Cheyenne Richards3 Comments

Working the dream

Cheyenne Richards3 Comments
Working the dream

Sailing Pristine: the Maintenance Issue

For those of you who open Pristine’s adventures in email or a browser for soothing photos of paradise to help you through your workday, we’re afraid you will be disappointed this time around. For those who want a more realistic picture of what cruising is actually like, you’re in luck. It’s a common refrain that cruising is simply fixing your boat in exotic locations. Common, of course, because it’s true. And for us — so far — minus the exotic locations. 

Over the past six months, our attitude about the never ending scheduled maintenance + surprise problems + trying to understand intricate systems, has evolved notably from streams of four letter words that would make a sailor blush, on to to something a bit closer to Zen acceptance than, say, armagheddon:

”Uh oh. Baby, have you seen this?” 

”What’s wrong now?” 

”The bleeping [insert name of part] isn’t bleeping [insert relevant function]!” 

“[Sigh] Aaah. Okay. I’ll put it on the list.” 

The list, of course, is so enormous and unfathomable that looking at it would be like staring at the sun, so we keep it prioritized and chopped up into tiny little categories, hidden deeply inside a phone app, so we don’t get overwhelmed. Then we look at whatever’s at the top of the list, and only at whatever’s at the top of the list or else face the paralyzing consequences of task-blindness. Anne Lamont has a well known book called Bird by Bird, in reference to her father’s advice about how to tackle a long-procrastinated school project one item at a time. Let’s just say, there is a Hitchcockian flock lurking inside our all-knowing and all-seeing task organizer.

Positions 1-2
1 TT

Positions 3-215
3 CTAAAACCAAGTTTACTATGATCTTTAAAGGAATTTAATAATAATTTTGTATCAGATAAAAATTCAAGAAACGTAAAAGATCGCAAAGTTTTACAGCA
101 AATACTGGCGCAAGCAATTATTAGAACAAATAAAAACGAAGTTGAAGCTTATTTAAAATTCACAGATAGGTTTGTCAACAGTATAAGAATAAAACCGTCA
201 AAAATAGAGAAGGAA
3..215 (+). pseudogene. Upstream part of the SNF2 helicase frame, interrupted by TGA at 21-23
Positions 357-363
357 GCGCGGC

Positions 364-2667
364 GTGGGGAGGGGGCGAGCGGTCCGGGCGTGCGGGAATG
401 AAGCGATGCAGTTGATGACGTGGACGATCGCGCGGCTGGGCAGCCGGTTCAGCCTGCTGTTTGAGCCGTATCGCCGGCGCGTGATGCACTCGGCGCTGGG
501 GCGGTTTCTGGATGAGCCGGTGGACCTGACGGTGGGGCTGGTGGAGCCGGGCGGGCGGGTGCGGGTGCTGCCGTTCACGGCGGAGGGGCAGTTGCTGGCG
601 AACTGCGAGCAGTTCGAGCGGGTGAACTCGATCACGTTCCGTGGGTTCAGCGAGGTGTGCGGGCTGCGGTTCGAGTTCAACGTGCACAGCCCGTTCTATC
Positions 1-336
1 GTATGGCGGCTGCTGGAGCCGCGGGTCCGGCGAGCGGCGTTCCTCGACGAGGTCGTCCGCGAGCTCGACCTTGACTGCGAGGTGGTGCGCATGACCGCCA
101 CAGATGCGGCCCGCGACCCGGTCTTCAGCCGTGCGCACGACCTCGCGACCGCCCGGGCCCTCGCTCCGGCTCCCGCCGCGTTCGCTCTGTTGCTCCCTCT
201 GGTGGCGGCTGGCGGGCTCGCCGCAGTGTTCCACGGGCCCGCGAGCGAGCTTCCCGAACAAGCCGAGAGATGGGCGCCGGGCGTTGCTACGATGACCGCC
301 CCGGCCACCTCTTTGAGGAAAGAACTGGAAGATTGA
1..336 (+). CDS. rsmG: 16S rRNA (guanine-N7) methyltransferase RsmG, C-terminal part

If you think all these organizing strategies have banished all the stress, you’ve ignored all the bleeping that refuses to completely leave our lexicon. It’s not so much that we mind hard work. It’s more that we’re still in the learning-to-cruise phase where every activity and problem is outside our experience zone. Since we chose to spend the money to buy a beautiful, well cared for boat — if we’re honest — we’re a bit terrified of breaking her. But there’s nothing for it but to do our research, locate the right parts, plan out the job, take our deep breaths and go for it. The cool part is, it always works out. Even when things go wrong, there’s always a way to solve it. And in the end, we come away that much more confident that we know what we’re doing and have earned our job as Pristine’s caretakers.